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Lee Westwood was flying high the last time he played the Open at Royal Birkdale. (Little/Getty Images)

His game back in shape, Westwood hopes to take major step at Birkdale

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After finishing third at the U.S. Open last month, Lee Westwood heads to Royal Birkdale next week feeling as good about his Open Championship chances as ever. The last time he was in this position was at the 1998 Open, coincidentally also at Birkdale.

LOCH LOMOND, Scotland (PA) -- Lee Westwood has been down this road before -- the one that leads to Royal Birkdale with all systems go and people wondering if this could be the week.

With no Tiger Woods and nobody remotely like him, hopes of a British winner of the Open Championship are higher than they have been for years.

And Westwood, because of his third-place finish at the U.S. Open last month and the consistency he seeks to continue at this week's Scottish Open, finds himself the man most likely. Just as he was at Birkdale 10 years ago.

"I was joint favorite with Tiger, I remember," he said. "The expectations from everybody else go up and I suppose they have this time after I played well at Torrey Pines. But it's not new to me now."

In 1998, Westwood went into the championship ranked eighth in the world. He had ended the previous year with wins in Japan and Australia, then in the week before the Masters captured his first PGA Tour title in New Orleans.

Augusta did not go as well as he hoped, but he was seventh in the U.S. Open and in Europe he quickly won not once, not twice, but three times -- the third of them by a commanding four shots at Loch Lomond the Saturday before the Open.

Come the week, though, he never got close. Two opening 71s left him only five off the pace, but he closed with two 78s and in terms of cheering on one of their own the crowd's undivided attention turned to amateur Justin Rose.

The 17-year-old's fourth-place finish defied belief given his youth, but even though Westwood had won his first Ryder Cup cap by then and had finished third on the Order of Merit he was still relatively inexperienced himself.

He was 25 and Birkdale was only the ninth major of his career. This time he has 42 under his belt and the 42nd was the best of the lot.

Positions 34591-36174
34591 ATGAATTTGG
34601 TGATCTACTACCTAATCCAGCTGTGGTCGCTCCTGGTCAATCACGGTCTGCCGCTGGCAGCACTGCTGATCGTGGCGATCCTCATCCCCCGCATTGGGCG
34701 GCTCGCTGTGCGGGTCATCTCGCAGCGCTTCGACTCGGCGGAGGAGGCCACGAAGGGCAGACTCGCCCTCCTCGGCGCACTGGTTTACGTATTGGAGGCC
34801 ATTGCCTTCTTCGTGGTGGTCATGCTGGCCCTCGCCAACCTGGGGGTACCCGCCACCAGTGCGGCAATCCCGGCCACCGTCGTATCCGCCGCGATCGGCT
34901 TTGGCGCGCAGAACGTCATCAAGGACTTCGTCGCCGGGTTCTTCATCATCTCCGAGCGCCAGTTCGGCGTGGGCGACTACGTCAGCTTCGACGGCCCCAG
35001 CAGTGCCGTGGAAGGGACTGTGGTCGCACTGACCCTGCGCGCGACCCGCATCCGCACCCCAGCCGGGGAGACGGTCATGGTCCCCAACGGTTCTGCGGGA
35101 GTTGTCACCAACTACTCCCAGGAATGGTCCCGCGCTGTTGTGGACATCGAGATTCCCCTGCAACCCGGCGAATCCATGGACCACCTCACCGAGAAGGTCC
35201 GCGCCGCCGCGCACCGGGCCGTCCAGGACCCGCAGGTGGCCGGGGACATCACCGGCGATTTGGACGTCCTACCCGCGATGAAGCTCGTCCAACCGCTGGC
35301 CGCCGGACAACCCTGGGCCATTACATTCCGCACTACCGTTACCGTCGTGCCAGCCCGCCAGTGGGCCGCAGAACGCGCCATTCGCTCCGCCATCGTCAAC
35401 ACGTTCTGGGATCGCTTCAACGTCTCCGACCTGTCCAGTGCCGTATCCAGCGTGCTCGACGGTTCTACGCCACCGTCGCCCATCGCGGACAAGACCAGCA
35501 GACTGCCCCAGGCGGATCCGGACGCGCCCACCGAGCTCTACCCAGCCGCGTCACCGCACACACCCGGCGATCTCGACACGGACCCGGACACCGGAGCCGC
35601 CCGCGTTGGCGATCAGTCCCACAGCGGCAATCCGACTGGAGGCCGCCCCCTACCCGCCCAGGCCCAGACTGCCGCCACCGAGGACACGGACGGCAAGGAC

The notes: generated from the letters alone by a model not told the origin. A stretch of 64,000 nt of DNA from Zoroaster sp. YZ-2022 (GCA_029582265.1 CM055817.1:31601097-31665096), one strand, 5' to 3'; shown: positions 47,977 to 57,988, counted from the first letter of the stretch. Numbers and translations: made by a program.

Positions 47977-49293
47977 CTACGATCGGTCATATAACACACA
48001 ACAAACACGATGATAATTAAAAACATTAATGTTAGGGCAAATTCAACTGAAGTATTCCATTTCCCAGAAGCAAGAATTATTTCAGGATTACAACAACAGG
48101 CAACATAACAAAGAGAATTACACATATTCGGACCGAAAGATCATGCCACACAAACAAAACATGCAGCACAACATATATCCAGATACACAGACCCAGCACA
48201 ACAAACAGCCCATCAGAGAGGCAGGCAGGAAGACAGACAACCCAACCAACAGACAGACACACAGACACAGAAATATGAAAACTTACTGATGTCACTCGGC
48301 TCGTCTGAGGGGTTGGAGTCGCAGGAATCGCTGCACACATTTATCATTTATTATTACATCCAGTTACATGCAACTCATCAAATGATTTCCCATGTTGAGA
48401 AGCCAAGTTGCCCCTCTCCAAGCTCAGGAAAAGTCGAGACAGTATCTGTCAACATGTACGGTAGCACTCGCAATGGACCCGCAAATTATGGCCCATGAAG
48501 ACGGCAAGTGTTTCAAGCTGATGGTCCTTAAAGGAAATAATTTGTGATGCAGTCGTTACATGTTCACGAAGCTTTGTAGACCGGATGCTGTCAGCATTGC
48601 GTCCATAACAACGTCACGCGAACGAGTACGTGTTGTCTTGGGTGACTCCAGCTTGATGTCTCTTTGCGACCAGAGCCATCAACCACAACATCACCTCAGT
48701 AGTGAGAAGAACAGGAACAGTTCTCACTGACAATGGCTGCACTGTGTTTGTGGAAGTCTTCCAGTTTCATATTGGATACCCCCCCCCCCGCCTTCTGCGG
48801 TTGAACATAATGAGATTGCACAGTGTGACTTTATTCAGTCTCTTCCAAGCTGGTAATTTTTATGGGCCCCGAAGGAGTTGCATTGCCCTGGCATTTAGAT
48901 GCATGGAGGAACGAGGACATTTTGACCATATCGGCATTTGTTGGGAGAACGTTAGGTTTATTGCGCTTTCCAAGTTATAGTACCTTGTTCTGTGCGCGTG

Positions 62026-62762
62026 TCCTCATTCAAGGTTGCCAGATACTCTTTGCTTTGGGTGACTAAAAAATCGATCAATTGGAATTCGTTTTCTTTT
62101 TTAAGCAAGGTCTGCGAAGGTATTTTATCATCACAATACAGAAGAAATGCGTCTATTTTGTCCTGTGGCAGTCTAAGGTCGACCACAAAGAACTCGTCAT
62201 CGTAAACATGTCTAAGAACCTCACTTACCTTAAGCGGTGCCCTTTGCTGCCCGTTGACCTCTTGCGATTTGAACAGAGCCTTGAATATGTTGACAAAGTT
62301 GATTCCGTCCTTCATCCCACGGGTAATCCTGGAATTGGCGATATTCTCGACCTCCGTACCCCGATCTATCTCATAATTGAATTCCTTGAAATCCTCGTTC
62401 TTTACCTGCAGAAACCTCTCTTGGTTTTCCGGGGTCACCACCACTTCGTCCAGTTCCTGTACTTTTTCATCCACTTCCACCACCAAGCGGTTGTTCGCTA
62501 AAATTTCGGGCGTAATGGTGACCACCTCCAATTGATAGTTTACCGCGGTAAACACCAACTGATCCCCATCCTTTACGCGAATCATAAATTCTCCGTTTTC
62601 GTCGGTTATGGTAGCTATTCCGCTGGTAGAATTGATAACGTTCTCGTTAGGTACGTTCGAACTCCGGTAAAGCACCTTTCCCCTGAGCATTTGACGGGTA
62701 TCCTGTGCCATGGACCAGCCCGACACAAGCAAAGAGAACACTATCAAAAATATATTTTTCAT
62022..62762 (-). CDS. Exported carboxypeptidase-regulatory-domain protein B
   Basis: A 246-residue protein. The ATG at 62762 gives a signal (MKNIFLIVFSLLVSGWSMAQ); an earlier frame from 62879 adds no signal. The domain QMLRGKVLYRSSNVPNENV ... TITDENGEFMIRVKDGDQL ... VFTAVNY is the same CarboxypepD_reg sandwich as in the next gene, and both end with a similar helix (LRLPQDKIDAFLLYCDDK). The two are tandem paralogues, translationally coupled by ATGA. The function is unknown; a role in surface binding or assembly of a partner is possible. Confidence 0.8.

"Definitely, playing the majors you need a different mindset and approach," he added. "I've always been very aggressive from the start, but I played my way into the U.S. Open and found myself in with a chance. I'll try to take that focus and approach into the Open and hopefully it will work.

"I'm full of admiration for Tiger coming out and playing the majors well from the start. It's something that most of us have to learn," he explained. "Look at Phil Mickelson. It was a long time for him before he found the right way to approach them."

Westwood does wonder, though, if Woods is now regretting his decision to play at Torrey Pines, even though it brought him the most dramatic of his 14 major victories.

The world No. 1, of course, beat fellow American Rocco Mediate in a playoff despite stress fractures in his leg and his left knee in such a state that immediately afterward he went in for reconstructive anterior cruciate ligament surgery.

"Maybe he is thinking he made a mistake now -- he is missing the rest of the year," Westwood suggested. "If he had missed the U.S. Open and given it to the Open, maybe he would be playing the Open and the PGA (Championship).

"Hindsight is a fantastic thing, but the U.S. Open is his national open, so maybe for him -- you'd have to ask him -- it's the most important tournament of his year and that's why he played," he said. "He was obviously in a lot of pain. It's difficult to know what I would have done in the same situation, but I think I would have carried on if you've got a chance of winning a major.

"Tiger has a very intense desire to win and he is the best 'bad golf' player that's ever played," he said. "He can get it round when he's playing bad better than anybody else."

Regardless of Woods' health, it would have been a real feather in Westwood's cap if he had captured his first major going head-to-head with the American, and when he turned a one-stroke deficit into a one-stroke lead with nine to play he thought it was on.

Back in 1999, also when paired with Woods, the Englishman had moved into a share for the lead at the Masters with nine to play. He fell back to sixth and did not share with everybody afterward that the pressure made him feel physically sick entering Augusta's Amen Corner.

"I felt completely different this time," he stated. "I was much more comfortable, more mature and able to cope with it really.

"It showed in the golf -- I felt I was free-wheeling, in control. Maybe, though, I got ahead of myself. Not too much, but obviously it coincided with me making three bogeys," he added. "Looking back on it, I could have been a bit more focused."

Another lesson learned, then. But the bottom line is that Westwood keeps putting himself in position to win tournaments and that is normally the way you eventually win one. At the French Open two weeks ago, he was again challenging but could not quite complete the job.

"It was a big title that I wanted to win and I was frustrated," he said. "But I said to (wife) Laurae flying home, 'it could have been worse, I could have done that at the Open'."

He knows that that is the really big one.

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